One wears cowboy boots and blue jeans from tee to green, another is a part-time law student, a third gets paid for his duties with a tuition remission and another is just a few years older than his players.
They are all golf coaches at Washington area universities, and they have only one thing in common: they love the game.
They can't stand on the sidelines and bark instructions. They can't call timeouts. They can't even send in plays. So what does a college golf coach really do?
"I try to keep my kids in line . . . nothing but orange juice and coke," said Randy Hoffman, Maryland's 28-year-old coach. "These kids are very immature. But then I've seen some 50-year-old golfers who aren't much better. I take extra money with me to each tournament now and they know at any given moment they might get an airplane ticket back home."
Before the start of each season, Hoffman and his coaching colleagues pick their teams based on qualifying rounds. The five players with the lowest scores lead off the first tournament. After that first competition the top two are exempt, while other team members must requalify for the next tourney.
Maryland has the most sophisticated golf program of all the area schools, offering a total of five full scholarships. All 10 players this year are on partial assistance, at least. The school also has its own 18-hole course on campus, where Hoffman, a former Terp golfer himself, also serves as head pro.
Hoffman -- who grew up in a house on a golf course in Pennsylvania -- placed 13th in last year's Mid-Atlantic PGA championships. He acquires his players by sifting through 200-300 applicants major high school and amateur tournaments. He then narrows his choices down "according to past performances."
He says dealing with his golfers' moods after poor rounds is one of the most imortant functions. "They feel like the world is falling apart; they get manic-depressive," Hoffman said. "Successful players are egomaniacs. Its rare to find a good golfer with a nice personality. The bad guys succeed."
George Washington Coach Joe Berry appeared at a recent college tournament wearing cowboy boots. "They're the only shoes I can afford," winked Berry, 42, who divides his time between a lucrative real estate business in the area and a 1,700-acre beef-cattle farm in Hampshire County, W. Va.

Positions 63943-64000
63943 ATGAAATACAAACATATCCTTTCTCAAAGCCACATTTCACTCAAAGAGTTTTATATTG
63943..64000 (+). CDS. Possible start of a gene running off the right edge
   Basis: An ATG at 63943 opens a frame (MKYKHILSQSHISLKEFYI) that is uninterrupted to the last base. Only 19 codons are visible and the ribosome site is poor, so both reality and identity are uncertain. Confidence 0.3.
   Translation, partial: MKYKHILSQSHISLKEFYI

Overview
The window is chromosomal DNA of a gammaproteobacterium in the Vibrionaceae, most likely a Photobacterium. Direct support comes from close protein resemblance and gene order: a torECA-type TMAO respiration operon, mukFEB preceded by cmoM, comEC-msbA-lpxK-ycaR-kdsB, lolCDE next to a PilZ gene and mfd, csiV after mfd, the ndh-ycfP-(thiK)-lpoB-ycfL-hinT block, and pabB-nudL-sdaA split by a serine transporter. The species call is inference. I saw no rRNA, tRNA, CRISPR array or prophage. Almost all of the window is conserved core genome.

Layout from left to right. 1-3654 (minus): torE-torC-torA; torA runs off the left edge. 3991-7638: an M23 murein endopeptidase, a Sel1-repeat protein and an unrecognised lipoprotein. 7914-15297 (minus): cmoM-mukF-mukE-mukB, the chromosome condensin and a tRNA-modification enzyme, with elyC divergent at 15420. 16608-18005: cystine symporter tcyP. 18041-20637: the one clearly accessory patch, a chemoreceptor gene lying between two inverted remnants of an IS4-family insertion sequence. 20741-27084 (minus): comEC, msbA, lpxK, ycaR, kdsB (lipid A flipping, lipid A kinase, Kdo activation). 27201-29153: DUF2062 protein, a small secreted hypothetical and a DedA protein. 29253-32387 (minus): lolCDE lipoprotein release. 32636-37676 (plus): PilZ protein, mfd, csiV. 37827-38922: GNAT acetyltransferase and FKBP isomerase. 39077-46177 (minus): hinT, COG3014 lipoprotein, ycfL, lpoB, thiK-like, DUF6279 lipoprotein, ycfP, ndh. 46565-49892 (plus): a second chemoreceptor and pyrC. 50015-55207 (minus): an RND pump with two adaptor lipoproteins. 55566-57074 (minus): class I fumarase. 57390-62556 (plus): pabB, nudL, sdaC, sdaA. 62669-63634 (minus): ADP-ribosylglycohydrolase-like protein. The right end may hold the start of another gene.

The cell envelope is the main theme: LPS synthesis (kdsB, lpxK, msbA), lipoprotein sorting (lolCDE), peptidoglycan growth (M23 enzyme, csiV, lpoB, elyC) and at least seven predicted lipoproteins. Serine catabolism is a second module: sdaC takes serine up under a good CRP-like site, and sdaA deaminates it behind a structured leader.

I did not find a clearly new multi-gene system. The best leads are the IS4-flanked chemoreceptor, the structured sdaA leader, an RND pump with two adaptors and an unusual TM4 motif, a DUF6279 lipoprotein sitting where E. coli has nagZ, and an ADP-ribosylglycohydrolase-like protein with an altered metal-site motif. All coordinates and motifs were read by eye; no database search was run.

Berry was playing golf one day with his firend, Bob Faris, the GW athletic director and former coach. Faris asked him if he'd like to coach the team. He has held the job, at no salary, for three years.
Berry hits practice balls with the 10 members of his walk-on team and occasionally plays with them. "If something is radically wrong, I can help them," said Berry, a five-handicapper. "But if they don't have the ability, I can't."
Ray Murphy, 33, of American University, has just enough time in his busy schedule each week for golf. He is the assistant athletic director at AU and a third-year law student. Murphy, a six-handicap golfer, says he prefers to deal with heads, not swings. "At this level, golf is a mental game, he said. "I like to teach the players in the classroom how to look at a course they have never seen."
Since the season is so short, Murphy thinks the key for his players is to analyze every course they play. "I teach them how to stay out of trouble. When you drive to a tournament and arrive a half-hour before starting time, it's the only way," he said.
In his five years as coach, Murphy's team has an overall record of 76-26. On the few occasions his team is able to practice, Murphy usually plays along, one of his few fringe benefits.
Steve Miller, 26, is in his second year as Georgetown's first-ever golf coach. Fringe benefit is trading off his services in return for a partial tuition grant. He negotiated the arragnement after "giving lessons at the Washington course to one of the vice presidents of Georgetown." Last year, he led his team to its first winning record.
Miller is pursuing a degree in business administration so that "I can find a better job in golf, maybe as a director at a development somewhere. I'll be more marketable."
Miller, the head teaching pro at Washington, helps his players with their swings. When they have time, he takes them out and plays with them, but "that doesn't happen often enough," he said.